This Week in History


The Life of a Soldier and Peacemaker: Sir John Harvey

For the week of Monday June 20, 2005

On June 25, 1812, Lieutenant Colonel John Harvey was posted to Upper Canada at the outbreak of the War of 1812. This appointment was the first of many, for he successfully served in more colonies in British North America (BNA) than any other governor.

Major General John Harvey, K.C.B., Governor of Newfoundland 1841-1846
Major General John Harvey, K.C.B., Governor of Newfoundland 1841-1846
© Provincial Archives of Newfoundland and Labrador / VA 27-39A
Born in 1778 in England, Harvey embarked on a career in the military. He became a war hero for his victory against the Americans in 1813 at Stoney Creek, Ontario, after he led a surprise attack at 2 a.m., and for his strong presence in the British victory at the Battle of Crysler’s Farm. These were both important battles in the War of 1812.

Harvey was well into his 50s when he began his second career as a colonial administrator. He held the position of Lieutenant-Governor in a number of eastern BNA colonies. Colonial administrators reported directly to London. This lead to local power struggles as each group tried to sway the administrator, and through him, the British Government. Harvey faced many issues, including personal wealth and colonial economics, religion, land ownership, and the rural/urban population split. He also had to manoeuvre between the elites, who had traditionally dominated power in the Legislative and Executive Councils, and the elected members of the colonial Assemblies. These competing interests led to unstable political conditions in each of Harvey’s colonial appointments, which included: Prince Edward Island, New Brunswick, Newfoundland and finally, Nova Scotia.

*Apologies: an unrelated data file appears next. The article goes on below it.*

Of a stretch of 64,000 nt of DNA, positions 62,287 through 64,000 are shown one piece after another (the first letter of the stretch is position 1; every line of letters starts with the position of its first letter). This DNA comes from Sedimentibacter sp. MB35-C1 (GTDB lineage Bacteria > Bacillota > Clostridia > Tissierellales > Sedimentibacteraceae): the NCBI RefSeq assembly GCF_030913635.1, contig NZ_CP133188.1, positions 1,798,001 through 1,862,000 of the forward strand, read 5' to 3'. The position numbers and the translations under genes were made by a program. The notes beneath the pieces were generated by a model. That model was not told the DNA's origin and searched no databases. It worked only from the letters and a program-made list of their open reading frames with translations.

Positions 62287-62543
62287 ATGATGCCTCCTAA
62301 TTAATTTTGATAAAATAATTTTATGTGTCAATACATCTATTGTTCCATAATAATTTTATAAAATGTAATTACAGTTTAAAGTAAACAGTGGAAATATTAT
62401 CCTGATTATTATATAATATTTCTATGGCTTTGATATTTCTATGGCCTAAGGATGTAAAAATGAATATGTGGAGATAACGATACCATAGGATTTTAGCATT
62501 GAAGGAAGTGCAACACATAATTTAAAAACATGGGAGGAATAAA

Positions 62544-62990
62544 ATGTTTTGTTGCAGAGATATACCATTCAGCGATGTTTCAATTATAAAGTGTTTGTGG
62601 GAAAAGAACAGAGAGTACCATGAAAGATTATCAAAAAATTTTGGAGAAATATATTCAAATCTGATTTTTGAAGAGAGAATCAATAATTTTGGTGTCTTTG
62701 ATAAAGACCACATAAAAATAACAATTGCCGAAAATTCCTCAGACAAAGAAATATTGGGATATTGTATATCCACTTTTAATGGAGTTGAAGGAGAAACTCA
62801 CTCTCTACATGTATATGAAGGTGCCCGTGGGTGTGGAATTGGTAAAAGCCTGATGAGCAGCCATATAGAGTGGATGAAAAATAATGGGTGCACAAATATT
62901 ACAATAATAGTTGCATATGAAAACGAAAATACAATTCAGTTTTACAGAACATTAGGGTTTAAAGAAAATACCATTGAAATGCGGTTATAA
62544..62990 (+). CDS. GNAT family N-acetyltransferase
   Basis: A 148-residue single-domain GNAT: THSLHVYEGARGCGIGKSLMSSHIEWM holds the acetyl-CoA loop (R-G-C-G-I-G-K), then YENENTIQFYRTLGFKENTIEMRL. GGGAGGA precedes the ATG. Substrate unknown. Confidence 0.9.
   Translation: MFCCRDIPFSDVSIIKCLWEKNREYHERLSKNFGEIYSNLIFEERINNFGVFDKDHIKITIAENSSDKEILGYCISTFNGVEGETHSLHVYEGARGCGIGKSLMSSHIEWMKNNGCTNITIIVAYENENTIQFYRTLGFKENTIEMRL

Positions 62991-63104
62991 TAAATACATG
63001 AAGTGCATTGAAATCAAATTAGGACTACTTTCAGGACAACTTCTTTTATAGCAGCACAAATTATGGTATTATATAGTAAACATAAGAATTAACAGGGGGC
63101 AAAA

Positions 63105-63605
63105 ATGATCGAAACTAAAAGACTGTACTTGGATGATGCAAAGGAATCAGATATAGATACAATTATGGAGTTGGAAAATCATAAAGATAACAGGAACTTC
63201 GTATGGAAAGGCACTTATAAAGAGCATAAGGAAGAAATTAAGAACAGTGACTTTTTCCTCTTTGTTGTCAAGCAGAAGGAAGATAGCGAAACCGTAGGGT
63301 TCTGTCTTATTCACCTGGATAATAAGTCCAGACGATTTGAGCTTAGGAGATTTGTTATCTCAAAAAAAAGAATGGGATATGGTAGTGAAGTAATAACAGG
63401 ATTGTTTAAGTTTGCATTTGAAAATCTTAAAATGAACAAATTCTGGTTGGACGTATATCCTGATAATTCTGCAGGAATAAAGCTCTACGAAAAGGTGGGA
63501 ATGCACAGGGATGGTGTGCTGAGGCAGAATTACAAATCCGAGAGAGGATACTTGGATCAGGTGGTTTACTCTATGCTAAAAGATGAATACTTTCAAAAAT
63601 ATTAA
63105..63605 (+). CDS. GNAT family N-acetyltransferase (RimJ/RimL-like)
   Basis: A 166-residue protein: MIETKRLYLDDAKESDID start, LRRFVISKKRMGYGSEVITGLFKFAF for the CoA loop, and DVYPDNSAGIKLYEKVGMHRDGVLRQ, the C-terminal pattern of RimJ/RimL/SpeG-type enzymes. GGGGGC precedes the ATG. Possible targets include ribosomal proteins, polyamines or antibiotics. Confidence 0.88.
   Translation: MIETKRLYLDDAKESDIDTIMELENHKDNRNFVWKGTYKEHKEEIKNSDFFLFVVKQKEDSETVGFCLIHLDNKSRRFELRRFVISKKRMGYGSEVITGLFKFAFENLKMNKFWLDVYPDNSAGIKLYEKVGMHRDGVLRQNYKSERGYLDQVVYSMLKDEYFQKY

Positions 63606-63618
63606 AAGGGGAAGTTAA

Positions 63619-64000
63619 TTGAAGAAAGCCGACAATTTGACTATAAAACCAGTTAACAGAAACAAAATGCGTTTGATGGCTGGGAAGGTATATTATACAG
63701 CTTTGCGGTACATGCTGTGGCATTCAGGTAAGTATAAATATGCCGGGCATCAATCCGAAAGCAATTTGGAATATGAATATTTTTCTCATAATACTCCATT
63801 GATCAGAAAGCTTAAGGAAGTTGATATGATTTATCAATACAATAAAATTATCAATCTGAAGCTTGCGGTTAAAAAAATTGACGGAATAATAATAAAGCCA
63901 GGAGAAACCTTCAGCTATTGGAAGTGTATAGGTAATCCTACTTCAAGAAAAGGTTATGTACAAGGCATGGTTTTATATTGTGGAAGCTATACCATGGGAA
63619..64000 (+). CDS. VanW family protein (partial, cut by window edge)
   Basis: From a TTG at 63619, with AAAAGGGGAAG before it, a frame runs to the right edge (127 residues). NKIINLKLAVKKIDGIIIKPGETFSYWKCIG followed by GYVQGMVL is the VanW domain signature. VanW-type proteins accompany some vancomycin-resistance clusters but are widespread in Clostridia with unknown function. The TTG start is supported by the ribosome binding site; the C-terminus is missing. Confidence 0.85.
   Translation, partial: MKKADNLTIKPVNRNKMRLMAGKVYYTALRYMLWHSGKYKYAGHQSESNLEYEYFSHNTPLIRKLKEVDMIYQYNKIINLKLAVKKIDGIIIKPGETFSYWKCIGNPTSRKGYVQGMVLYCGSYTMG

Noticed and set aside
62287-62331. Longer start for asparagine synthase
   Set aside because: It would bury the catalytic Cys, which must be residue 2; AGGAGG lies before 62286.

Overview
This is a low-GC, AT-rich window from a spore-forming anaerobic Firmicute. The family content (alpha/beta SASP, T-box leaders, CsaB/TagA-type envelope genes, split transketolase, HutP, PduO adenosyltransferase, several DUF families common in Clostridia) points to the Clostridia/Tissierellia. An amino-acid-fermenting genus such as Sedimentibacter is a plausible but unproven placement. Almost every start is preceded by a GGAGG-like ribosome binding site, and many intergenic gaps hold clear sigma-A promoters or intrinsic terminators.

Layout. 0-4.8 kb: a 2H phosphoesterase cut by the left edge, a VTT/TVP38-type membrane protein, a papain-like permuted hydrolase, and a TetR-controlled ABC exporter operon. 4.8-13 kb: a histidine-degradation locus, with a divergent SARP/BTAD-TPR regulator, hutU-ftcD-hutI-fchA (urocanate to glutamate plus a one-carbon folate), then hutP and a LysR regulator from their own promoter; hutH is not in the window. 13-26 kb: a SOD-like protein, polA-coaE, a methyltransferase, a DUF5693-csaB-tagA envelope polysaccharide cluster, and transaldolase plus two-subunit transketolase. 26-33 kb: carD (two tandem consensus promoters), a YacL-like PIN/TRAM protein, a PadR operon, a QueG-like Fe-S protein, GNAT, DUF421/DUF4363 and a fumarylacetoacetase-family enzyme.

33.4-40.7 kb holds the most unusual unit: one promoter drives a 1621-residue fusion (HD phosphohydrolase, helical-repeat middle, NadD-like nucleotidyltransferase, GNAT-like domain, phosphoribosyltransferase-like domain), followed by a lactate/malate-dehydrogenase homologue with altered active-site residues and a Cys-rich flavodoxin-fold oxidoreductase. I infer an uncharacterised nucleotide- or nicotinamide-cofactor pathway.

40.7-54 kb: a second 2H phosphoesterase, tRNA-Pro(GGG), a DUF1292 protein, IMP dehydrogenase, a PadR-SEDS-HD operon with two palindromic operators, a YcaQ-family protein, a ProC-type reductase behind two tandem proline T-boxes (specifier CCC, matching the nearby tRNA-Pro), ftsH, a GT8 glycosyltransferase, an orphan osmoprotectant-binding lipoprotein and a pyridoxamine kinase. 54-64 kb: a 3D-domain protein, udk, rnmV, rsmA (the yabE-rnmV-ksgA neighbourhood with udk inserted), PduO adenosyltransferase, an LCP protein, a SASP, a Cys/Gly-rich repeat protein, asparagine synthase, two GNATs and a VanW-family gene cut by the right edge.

Government House in St. John
Government House in St. John's, used as Sir John Harvey's residence while Governor of Newfoundland
© Parks Canada / J.F. Bergeron / 2002
In 1846, Harvey was appointed Lieutenant-Governor of Nova Scotia. Around this time British policy emphasized closer relations between colonial administrators and elected members, and endorsed executive councillors who could maintain the support of a majority of the elected members in the colonial Assemblies. This was known as Responsible Government, which Harvey implemented in Nova Scotia in 1847, the first in the British Empire overseas. This led to the emergence of political parties and government ministries that would evolve into what we have today.

Harvey’s health deteriorated dramatically after his wife’s death in 1851, leading to his own death in 1852. In all his appointments, Harvey made many positive changes, owing his success to the rare qualities of both bravery and administrative competence. Sir John Harvey was designated as a National Historic Person and a plaque commemorating him was placed at St. John’s, Newfoundland and Labrador. The First Responsible Government in the British Empire Overseas is a National Historic Event, commemorated at Halifax, Nova Scotia.

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